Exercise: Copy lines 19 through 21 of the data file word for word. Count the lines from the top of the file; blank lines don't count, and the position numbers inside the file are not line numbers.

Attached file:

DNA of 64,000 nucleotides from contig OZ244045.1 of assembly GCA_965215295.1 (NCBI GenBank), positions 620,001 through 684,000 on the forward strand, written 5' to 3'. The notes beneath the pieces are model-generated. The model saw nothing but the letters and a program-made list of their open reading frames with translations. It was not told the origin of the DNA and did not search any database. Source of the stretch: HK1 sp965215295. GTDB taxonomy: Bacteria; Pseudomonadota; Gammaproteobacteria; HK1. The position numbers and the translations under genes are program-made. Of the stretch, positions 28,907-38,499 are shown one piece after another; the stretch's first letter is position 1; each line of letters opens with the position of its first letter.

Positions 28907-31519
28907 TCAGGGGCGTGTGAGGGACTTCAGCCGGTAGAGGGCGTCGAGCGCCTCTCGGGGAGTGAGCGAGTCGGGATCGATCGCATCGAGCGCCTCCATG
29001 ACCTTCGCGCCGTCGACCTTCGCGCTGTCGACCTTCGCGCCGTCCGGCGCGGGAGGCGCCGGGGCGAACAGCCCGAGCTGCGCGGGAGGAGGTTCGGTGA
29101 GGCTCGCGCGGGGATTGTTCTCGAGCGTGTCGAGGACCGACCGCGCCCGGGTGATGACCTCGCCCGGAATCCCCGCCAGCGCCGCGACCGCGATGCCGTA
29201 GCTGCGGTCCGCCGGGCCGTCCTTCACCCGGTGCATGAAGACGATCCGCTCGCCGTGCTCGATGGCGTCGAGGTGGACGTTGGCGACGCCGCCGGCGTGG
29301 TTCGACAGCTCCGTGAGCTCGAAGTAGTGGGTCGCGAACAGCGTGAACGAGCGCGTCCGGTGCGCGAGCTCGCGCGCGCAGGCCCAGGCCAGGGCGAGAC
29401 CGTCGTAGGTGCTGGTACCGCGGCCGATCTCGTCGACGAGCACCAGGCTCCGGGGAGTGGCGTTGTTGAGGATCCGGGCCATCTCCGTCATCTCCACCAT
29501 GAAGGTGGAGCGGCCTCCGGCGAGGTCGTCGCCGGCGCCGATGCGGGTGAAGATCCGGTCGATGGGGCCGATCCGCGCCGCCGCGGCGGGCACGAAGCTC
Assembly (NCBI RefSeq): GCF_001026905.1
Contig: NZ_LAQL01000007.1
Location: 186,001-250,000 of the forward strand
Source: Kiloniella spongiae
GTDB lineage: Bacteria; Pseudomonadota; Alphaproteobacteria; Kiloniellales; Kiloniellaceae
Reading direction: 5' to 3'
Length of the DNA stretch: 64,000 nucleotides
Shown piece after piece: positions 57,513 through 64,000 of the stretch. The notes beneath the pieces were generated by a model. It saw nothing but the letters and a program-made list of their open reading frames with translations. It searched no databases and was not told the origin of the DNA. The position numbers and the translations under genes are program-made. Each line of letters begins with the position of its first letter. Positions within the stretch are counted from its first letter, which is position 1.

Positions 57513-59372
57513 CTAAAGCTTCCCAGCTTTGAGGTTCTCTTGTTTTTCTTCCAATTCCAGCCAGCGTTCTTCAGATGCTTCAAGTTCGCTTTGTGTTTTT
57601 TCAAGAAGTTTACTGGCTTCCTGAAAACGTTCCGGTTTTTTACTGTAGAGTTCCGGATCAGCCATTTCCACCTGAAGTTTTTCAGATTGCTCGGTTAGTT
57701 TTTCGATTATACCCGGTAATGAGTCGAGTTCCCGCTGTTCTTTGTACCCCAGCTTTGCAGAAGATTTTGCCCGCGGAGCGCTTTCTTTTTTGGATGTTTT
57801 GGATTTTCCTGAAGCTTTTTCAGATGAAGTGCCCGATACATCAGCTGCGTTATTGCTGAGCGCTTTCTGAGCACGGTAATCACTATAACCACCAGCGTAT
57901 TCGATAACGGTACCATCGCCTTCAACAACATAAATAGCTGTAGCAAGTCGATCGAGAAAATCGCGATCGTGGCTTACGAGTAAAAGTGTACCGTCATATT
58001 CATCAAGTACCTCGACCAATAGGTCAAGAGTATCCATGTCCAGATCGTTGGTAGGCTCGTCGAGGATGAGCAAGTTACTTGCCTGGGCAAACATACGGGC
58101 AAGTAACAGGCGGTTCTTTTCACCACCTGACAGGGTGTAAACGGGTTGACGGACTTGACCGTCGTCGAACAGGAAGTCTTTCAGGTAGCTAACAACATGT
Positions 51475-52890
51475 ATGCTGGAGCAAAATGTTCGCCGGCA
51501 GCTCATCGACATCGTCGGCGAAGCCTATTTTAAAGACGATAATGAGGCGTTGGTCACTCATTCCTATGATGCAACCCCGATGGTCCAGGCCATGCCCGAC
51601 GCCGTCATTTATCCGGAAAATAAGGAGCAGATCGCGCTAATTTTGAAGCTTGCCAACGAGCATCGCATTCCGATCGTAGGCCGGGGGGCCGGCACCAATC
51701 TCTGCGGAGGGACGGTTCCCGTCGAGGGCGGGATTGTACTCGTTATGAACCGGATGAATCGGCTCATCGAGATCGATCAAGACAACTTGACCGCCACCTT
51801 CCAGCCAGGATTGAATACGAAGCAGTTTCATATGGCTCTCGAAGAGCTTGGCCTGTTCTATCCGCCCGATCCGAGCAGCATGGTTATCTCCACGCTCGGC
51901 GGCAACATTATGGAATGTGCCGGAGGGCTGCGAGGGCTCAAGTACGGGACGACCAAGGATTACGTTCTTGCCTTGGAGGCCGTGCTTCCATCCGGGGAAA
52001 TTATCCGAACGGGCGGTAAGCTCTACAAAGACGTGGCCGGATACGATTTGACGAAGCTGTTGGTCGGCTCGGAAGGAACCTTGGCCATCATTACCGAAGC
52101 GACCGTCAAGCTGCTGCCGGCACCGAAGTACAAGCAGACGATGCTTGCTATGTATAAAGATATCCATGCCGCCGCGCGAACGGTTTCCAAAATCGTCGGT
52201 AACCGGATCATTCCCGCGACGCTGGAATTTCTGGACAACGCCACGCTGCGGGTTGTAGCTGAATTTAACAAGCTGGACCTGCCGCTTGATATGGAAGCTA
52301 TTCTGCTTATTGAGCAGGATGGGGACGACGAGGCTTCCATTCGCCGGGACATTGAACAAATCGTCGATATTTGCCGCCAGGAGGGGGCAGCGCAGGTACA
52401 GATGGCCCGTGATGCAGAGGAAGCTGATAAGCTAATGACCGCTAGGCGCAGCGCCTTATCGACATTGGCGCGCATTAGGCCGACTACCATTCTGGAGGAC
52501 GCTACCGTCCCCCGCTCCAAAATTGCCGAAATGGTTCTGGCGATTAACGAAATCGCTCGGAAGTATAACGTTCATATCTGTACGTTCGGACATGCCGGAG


57513 CTAAAGCTTCCCAGCTTTGAGGTTCTCTTGTTTTTCTTCCAATTCCAGCCAGCGTTCTTCAGATGCTTCAAGTTCGCTTTGTGTTTTT
57601 TCAAGAAGTTTACTGGCTTCCTGAAAACGTTCCGGTTTTTTACTGTAGAGTTCCGGATCAGCCATTTCCACCTGAAGTTTTTCAGATTGCTCGGTTAGTT
57701 TTTCGATTATACCCGGTAATGAGTCGAGTTCCCGCTGTTCTTTGTACCCCAGCTTTGCAGAAGATTTTGCCCGCGGAGCGCTTTCTTTTTTGGATGTTTT